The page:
Mangroves for Security and Sustainability of Karachi Coastal Belt

by M. Wasim

UNESCO celebrates July 26 each year as the International Day for the Conservation of Mangroves with the aim of raising awareness about mangroves ecosystems and promote their sustainable management and conservation.

Mangrove forests are significant in balancing coastal ecosystem and bridging between terrestrial and marine environments. They transfer organic matter and energy from land to the sea, forming the base of many marine food webs. Mangroves are the first natural wall of defense against natural calamities including cyclone and sea level rise as they are vital in trapping sediments, thereby stabilizing coastlines and protecting coral reefs and sea grass meadows. They are also important to stabilize shorelines, reduce coastal erosion, protect coasts from storm damage and act as carbon sinks and natural water treatment plants.

Ecological Balance

Pakistan coastal belt is heavily dependent on these mangroves forests to maintain the ecological balance. Besides a source of nutrients, the mangroves provide a diverse habitat for complex and interdependent community of invertebrates, birds and reptiles. However the growing dependency of coastal communities on mangroves for fuel and fodder for their livestock and camels and unchecked mangroves deforestation, misbalancing the marine ecosystem.  Mangroves forests are being continuously degraded further by decreasing fresh water discharges. This degradation is resulting in the loss of important breeding and spawning grounds for marine fisheries.

Nearly 125,000 mangrove trees were planted over last 25 years in different coastal areas of Sindh, with survival ratio of 70%. But release of fresh water that also carries nutrient-rich slit and deposits it into the sea is pre-dominant cause of the rapid worsening state of the mangroves forests and is a stumbling block to the growth of new mangroves trees.

Ecologists therefore recommend strong check on mangroves deforestation through laws and strict control of coastal development besides reforestation of denuded areas to recover the mangroves loss caused over decades. Raising and protecting mangroves forests also require sweat water through Indus river — a minimum 10 million acre feet fresh water discharge into the delta is suggested for sustainable management.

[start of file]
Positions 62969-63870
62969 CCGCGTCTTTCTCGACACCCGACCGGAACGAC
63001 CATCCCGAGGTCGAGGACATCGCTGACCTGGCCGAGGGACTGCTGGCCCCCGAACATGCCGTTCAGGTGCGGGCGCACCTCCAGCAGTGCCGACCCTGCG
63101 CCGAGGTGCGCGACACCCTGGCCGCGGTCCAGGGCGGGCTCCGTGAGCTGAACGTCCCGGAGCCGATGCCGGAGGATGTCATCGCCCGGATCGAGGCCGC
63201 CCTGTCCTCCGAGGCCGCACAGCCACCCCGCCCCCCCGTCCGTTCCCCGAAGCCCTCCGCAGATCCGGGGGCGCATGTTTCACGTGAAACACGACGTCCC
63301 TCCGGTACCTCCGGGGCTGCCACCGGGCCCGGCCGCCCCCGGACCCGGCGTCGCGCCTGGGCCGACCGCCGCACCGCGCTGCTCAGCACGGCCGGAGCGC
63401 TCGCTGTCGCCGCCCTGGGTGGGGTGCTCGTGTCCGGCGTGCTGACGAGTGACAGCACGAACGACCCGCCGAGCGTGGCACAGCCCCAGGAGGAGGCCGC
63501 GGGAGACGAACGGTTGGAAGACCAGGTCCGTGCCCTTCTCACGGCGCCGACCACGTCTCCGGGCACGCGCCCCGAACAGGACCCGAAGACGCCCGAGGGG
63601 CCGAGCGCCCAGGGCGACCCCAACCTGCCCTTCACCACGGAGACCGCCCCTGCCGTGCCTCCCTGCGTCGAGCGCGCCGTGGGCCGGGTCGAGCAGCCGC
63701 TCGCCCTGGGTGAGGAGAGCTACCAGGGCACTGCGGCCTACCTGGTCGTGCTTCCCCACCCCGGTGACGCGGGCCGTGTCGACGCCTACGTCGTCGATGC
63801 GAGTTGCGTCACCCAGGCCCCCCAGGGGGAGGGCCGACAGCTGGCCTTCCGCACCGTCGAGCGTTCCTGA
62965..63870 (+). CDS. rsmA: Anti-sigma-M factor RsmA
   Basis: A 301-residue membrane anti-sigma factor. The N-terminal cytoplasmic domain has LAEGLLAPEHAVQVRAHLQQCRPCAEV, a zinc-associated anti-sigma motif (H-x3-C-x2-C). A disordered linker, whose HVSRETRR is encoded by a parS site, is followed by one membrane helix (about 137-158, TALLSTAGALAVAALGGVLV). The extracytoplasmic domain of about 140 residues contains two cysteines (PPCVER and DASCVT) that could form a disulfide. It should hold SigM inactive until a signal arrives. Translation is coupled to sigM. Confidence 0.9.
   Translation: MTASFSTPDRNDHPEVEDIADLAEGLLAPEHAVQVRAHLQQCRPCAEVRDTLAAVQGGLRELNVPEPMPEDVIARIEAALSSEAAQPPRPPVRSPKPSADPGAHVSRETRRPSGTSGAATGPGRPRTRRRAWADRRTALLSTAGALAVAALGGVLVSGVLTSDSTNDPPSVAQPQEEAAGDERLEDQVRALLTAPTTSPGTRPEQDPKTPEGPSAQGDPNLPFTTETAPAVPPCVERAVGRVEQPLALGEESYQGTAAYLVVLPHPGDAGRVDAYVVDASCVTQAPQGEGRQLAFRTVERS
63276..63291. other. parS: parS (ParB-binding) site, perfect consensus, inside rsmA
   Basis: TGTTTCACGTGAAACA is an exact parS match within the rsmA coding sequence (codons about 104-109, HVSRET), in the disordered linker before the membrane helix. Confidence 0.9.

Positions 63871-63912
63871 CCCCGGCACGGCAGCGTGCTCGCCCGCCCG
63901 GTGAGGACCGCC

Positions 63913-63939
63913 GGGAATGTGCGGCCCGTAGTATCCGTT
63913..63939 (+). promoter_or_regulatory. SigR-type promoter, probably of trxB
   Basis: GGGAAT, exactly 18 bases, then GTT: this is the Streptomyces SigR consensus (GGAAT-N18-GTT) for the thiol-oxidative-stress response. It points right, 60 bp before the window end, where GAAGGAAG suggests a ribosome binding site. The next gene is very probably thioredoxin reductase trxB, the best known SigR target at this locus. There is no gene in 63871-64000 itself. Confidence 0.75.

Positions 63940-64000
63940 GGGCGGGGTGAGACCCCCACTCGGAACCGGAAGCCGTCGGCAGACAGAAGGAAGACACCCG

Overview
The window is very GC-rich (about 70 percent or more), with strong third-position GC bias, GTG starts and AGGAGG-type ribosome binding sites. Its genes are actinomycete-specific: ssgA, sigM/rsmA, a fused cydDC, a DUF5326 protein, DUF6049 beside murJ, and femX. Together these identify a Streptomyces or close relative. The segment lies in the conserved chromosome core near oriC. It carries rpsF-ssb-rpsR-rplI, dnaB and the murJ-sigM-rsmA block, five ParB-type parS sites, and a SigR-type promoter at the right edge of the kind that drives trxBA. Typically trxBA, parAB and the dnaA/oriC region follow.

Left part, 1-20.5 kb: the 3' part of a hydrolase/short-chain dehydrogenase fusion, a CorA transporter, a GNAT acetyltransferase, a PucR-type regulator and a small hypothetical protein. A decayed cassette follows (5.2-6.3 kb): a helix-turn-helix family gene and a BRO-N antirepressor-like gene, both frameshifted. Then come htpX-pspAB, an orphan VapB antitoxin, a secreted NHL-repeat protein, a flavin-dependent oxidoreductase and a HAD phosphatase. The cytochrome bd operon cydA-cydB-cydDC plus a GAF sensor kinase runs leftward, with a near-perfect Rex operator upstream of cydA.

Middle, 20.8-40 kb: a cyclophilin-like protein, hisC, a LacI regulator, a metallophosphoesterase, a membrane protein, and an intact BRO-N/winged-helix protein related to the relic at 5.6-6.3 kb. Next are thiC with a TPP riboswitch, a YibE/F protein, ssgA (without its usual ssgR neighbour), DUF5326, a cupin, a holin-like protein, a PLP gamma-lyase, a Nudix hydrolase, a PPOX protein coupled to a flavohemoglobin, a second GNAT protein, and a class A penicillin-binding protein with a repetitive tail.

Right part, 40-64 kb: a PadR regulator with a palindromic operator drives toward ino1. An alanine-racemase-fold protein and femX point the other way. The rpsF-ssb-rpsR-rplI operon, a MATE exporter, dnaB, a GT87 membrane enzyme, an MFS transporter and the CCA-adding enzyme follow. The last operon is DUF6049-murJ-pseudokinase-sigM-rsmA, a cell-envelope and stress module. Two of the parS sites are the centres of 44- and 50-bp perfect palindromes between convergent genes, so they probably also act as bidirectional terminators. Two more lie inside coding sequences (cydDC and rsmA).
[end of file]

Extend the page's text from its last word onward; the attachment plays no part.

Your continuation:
Maintains Biodiversity

Karachi coastal areas are also home to species and habitats that provide many benefits to society and natural ecosystems. It’s mangrove covers and wetlands attract a number of migratory birds, particularly waterfowl. Two species of turtles — the Green turtle and Olive Ridely turtle — are also found in the shores of the Karachi coastline.

However, these coastal areas are being speedily ruined by deforestation of mangroves and now vulnerable to climate change, which could affect in variety of ways and bring cyclone and cause heavy devastation of life and property. Coasts are sensitive to sea level rise, changes in the frequency and intensity of storms, increase in precipitation and warmer ocean temperature.

The impacts of climate change are likely to worsen many problems that coastal areas already facing. Shoreline erosion, mangroves deforestation, coastal flooding, and water pollution affect man-made infrastructure and marine ecosystems. To confront these challenges is already a concern, yet the additional stress of Climate change definitely require modern and global approaches to managing land, water, waste and ecosystems.


Editorial, Infocus

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